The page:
Got a WD MyBook Live NAS with a broken NAS circuit board? Want to
rescue your data off the standard 3.5” SATA disk inside the NAS
enclosure? Tried mounting the block device on your Linux system and
just got the kernel saying
EXT4-fs (sdg4): bad block size 65536?
This article summarizes what I had to find out while I was in that situation.
Why you can’t just mount the filesystem
The Linux kernel driver for the
ext4 filesystem only handles
filesystems with a block size between 512 and
PAGE_SIZE. On the
common PC architectures x86_64 (64bit) and i386 (32bit),
is 4096 (4K). The filesystem on the WD MyBook Live hard disk has a
block size of 65536 (64K), though, suggesting the WD MyBook Live comes
with a CPU with a
PAGE_SIZE of 65536.
So we cannot use the Linux kernel driver to read that
filesystem on a normal PC/laptop.
Fortunately however, the userspace implementation
libext2fs (used by
debugfs(8)) is not limited by the kernel’s
PAGE_SIZE and can
therefore read the filesystem.
Update 2016-09-10: Chris Turchin suggests
an even cooler approach: using the fuse driver for ext3
which allows mounting the filesystem like you mount any normal
filesystem. I have not tried this fuse based approach, but the idea
sounds quite promising and I will definitely follow up on it when I next find
myself confronted with a 64K block size ext4 filesystem on a system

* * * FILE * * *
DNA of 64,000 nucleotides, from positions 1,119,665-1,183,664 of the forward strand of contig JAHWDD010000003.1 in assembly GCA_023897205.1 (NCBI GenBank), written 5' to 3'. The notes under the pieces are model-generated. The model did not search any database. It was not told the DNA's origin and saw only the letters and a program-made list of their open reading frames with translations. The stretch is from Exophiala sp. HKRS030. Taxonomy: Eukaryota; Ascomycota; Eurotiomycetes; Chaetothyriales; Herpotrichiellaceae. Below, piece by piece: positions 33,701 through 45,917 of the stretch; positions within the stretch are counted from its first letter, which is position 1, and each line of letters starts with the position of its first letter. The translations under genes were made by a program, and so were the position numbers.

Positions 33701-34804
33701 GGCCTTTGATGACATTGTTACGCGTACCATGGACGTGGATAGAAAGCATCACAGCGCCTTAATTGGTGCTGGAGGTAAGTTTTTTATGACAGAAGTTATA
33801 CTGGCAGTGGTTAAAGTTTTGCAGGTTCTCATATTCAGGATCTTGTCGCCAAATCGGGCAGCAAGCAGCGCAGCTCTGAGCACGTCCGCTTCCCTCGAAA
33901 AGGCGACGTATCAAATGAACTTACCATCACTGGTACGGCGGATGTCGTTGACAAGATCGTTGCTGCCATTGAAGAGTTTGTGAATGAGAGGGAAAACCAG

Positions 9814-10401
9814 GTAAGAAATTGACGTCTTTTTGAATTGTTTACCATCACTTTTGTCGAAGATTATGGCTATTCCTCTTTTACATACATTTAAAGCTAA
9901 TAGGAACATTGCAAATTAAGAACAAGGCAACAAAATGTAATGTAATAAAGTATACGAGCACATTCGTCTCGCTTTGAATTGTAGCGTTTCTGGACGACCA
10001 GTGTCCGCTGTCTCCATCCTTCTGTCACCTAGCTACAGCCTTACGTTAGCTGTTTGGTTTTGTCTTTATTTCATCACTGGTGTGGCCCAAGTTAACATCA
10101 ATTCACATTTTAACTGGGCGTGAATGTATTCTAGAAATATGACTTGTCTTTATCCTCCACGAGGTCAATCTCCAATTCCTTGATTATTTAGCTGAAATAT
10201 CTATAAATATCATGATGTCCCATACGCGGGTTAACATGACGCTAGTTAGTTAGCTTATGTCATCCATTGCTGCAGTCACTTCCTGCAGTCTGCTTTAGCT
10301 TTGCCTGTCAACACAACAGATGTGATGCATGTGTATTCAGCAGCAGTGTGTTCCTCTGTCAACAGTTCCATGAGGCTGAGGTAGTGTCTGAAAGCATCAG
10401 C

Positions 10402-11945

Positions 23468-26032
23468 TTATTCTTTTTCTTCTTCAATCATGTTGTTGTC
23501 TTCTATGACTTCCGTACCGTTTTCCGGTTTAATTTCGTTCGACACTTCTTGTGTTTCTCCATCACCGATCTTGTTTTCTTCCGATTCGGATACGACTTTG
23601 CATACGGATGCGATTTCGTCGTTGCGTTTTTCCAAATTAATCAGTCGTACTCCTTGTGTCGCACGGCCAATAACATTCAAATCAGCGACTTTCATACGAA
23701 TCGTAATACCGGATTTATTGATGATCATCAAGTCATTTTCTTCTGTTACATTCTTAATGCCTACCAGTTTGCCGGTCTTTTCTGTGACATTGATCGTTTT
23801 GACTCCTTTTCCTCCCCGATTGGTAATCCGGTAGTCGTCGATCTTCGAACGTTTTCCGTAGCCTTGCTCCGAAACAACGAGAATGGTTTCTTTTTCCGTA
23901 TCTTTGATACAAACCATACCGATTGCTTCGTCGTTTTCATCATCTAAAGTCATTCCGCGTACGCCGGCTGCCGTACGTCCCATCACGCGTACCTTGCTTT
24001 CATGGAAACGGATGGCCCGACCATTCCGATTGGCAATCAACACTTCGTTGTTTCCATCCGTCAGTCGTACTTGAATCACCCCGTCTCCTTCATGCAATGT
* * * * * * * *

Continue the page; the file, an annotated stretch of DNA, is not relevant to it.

with a smaller
PAGE_SIZE. The following text still describes the
steps I followed in 2012 to read the data off the disk using
What you need
Tools to extract the disk from the NAS enclosure
PC/laptop running a reasonably recent version of Linux (GPT support required)
A way to attach the disk from the NAS enclosure to that PC/laptop (e.g. SATA cable, USB enclosure + USB cable, etc.)
Sufficient amount of free storage space on the PC/laptop to hold a copy of all data from the NAS disk. Caution: This might amount to several TB.
What you do
Extract the disk from the NAS enclosure and connect it to your PC/laptop.
Create a new empty directory
mkdir /path/to/saved-stuffon the free storage space where you will store the copy of the rescued data.
debugfs /dev/sdg4(your device name will vary).
debugfs(8), run the
lscommand to verify that you can see the
sharesdirectory. You can also look into the
sharesdirectory with the
debugfs(8), run the
rdumpcommand as follows:
rdump shares /path/to/saved-stuff. This will copy all the data from the
sharesdirectory on the disk from the NAS to your local free space as
Wait until the copying has finished. This will take many many hours if you have a lot of data to transfer, especially if you have the disk connected via USB 2.0.
A few unsorted remarks
sfdisk -lshows the primary partitions as if they were actual device names. As the disk uses GPT, these partition names have nothing in common with the actual device names.
According to the kernel sources, a
PAGE_SIZEof 65536 is supported by the following architectures: ia64, mips, parisc, powerpc, sh, sparc. So you might also be successful running a mips64 Linux distribution inside
qemu-mipsand mounting the filesystem.
After unsoldering the sheetmetal shielding cage on the MyBook Live sytem board, I can identify the SOC to be an Applied Micro APM82181 (APM82181 product details). This appears to be a PowerPC based chip specifically designed for NAS applications.